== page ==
What is Melasma?
Melasma, more commonly known as the pregnancy mark, is thought to affect 5 - 6 million women in the USA, 50 to 75% of pregnant women in the USA and 80% of pregnant women in Mexico. It can occur after exposure to the sun or hormonal changes (pregnancy, oral contraception, etc), causing an increase of melanin in the skin (the substance that gives skin its colour). It is considered a chronic disease that can sometimes appear before pregnancy, disappear a few months after giving birth, reappear in subsequent pregnancies, or last for several years. Pigmentation usually affects the face and mainly cheeks, forehead and upper lips.
What is Vitiligo?
Vitiligo is an acquired skin disease characterised by circumscribed depigmented lesions. It may appear anytime from shortly after birth to old age and affects 1.3% of the population. The onset can be precipitated by specific life events (physical injury, sunburn, emotional injury, illness, pregnancy). Both sexes are affected equally. Lesions are uniformly milky-white, round, oval and linear in shape, vary in size and appear anywhere on the body, but mainly in areas of repeated trauma, pressure or friction (elbows, knees, and toes). Genetic, immunologic, environmental and stress factors are thought to be involved.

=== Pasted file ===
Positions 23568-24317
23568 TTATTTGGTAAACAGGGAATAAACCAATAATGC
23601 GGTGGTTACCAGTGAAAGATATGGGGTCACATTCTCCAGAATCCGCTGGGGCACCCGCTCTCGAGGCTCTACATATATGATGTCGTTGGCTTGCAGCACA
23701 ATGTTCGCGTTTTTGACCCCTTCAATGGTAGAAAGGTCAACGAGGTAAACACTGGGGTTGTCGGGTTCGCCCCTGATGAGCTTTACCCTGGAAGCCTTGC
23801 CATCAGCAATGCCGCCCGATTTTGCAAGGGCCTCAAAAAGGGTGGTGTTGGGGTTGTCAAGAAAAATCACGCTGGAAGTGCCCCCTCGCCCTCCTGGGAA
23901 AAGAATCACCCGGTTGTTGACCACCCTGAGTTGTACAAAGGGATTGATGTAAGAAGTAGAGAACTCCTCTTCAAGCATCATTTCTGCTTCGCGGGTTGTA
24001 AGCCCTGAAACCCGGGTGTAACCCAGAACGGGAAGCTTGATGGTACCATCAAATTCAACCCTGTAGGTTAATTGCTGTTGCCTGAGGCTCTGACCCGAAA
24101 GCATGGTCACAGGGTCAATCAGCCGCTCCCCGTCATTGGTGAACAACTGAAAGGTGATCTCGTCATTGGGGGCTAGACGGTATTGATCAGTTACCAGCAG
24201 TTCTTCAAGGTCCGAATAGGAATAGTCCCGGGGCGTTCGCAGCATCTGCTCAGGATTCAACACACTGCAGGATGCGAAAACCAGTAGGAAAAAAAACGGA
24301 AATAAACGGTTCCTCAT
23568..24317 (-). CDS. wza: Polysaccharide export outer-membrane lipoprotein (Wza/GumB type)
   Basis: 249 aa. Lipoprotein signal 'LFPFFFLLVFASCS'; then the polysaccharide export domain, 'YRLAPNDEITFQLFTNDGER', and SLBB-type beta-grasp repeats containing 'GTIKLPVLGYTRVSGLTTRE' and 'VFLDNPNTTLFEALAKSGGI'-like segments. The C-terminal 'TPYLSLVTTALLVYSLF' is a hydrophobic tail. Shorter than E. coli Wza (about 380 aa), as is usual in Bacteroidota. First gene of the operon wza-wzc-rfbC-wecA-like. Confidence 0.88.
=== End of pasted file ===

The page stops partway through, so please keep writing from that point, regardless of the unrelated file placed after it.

How to treat Melasma?
The disease is generally treated with a combination of active ingredients for topical application; the most efficient being a triple combination drug, which must be used everyday, while applying a broad spectrum sunscreen several times a day.
How to treat Vitiligo?
Vitiligo is a difficult disease to treat. When it is of limited extent, topical treatments can be used, but when a large surface of the body is affected, ultraviolet light (UV) therapy is recommended, alone or in combination with topcail treatments.
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